Right after dinner, my two older sisters and I would run downstairs to the TV/Rec room to catch our favorite show, Maverick. Sister Laurie told me that when I was about three or four, I used to prance around a basement post located near that TV when the Maverick theme song came on. Round and round and round I’d prance and skip delightedly to the rhythm.
Our parents, not generally open in their displays of affection, had one big exception. They liked to put on music and dance in our living room. Dad was graceful, flowing in his motions. Mom was joyous and sometimes tearful in her poignant memories.
As I grew, my prancing turned into dancing. And in surprisingly powerful ways, my lifelong evolving attitude toward dancing provides an accurate description of my self-image and maturity.
Other than play dancing with my parents or sisters, my first memories of dancing were at Camp Benbow. Benbow was a Jewish summer camp on the shores of “Beautiful Lake Tanwax.” I was ten or eleven years old.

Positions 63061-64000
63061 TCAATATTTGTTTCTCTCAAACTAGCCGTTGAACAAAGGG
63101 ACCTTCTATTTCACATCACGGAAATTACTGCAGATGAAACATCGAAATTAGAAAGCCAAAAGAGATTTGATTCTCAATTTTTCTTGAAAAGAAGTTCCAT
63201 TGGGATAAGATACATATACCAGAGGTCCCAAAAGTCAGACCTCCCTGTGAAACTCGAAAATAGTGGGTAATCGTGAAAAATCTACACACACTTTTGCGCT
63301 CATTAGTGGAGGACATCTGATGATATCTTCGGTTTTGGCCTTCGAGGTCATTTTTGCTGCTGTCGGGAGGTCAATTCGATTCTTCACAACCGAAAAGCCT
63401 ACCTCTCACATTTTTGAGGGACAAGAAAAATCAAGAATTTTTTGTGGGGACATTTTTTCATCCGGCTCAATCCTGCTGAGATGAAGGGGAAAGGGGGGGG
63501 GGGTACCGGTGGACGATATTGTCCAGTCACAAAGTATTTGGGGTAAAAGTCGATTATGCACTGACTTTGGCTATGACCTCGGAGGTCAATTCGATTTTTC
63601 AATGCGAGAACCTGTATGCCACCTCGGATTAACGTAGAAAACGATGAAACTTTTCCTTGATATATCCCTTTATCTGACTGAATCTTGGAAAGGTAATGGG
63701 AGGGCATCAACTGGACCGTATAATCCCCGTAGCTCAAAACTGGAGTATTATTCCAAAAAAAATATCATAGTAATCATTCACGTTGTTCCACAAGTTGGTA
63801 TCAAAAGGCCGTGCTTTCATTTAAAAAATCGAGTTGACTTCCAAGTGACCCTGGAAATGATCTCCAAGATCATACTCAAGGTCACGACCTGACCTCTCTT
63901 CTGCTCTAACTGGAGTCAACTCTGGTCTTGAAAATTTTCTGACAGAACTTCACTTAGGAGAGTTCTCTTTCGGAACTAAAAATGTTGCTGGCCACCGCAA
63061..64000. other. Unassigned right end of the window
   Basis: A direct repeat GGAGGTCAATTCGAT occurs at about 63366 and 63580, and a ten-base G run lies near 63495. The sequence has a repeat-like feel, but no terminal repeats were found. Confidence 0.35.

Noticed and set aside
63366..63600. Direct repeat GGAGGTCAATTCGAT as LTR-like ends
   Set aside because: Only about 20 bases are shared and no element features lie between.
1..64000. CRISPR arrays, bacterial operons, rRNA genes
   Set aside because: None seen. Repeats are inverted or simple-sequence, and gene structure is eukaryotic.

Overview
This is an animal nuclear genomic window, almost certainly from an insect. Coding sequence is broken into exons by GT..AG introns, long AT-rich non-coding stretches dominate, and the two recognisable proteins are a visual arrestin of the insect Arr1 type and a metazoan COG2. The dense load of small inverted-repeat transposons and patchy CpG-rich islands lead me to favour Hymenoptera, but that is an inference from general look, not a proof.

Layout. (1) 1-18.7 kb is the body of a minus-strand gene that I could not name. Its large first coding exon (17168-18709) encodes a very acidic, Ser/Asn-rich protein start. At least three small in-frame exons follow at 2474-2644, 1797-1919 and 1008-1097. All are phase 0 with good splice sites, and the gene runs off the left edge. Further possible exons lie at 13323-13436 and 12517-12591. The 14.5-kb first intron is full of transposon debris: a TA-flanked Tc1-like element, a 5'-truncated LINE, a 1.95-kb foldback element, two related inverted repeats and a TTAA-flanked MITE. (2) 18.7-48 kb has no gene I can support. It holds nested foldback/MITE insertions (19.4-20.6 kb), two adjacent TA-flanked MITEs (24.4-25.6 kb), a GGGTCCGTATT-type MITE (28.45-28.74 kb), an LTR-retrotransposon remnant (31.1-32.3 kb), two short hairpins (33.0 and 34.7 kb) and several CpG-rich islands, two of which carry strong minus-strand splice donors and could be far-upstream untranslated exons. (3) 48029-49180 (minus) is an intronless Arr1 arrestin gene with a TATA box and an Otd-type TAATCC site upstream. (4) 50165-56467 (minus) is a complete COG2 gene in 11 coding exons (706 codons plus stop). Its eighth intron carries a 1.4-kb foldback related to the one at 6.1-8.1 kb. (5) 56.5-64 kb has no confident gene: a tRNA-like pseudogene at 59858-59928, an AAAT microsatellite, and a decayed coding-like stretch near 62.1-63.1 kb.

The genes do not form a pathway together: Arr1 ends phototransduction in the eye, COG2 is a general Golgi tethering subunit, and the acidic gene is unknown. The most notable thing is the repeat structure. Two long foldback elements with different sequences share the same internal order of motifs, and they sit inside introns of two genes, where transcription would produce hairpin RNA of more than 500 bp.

Benbow promoted two kinds of dancing, both in accordance with its mission to inculcate Jewish identity. First and foremost was Israeli-style line and circle dancing. Sometimes these dances were gender non-specific. Sometimes there were conscious boy-girl alignments. Usually this was to music with Hebrew lyrics.
Certainly, I was aware of – and nervous about – this official authorization to hold girls’ hands. And I was already strongly socialized to feel that holding a boy’s hand was a lesser, and even unpleasant, dance obligation. In that era, homosexuality was a subject of ridicule through snide remarks and cutting humor. But the holding of hands and shoulders and even waists between boys and girls were clearly promoted as a socially appropriate means of easing into sexuality. And, given the traditional Israeli dancing style, very egalitarian between the sexes.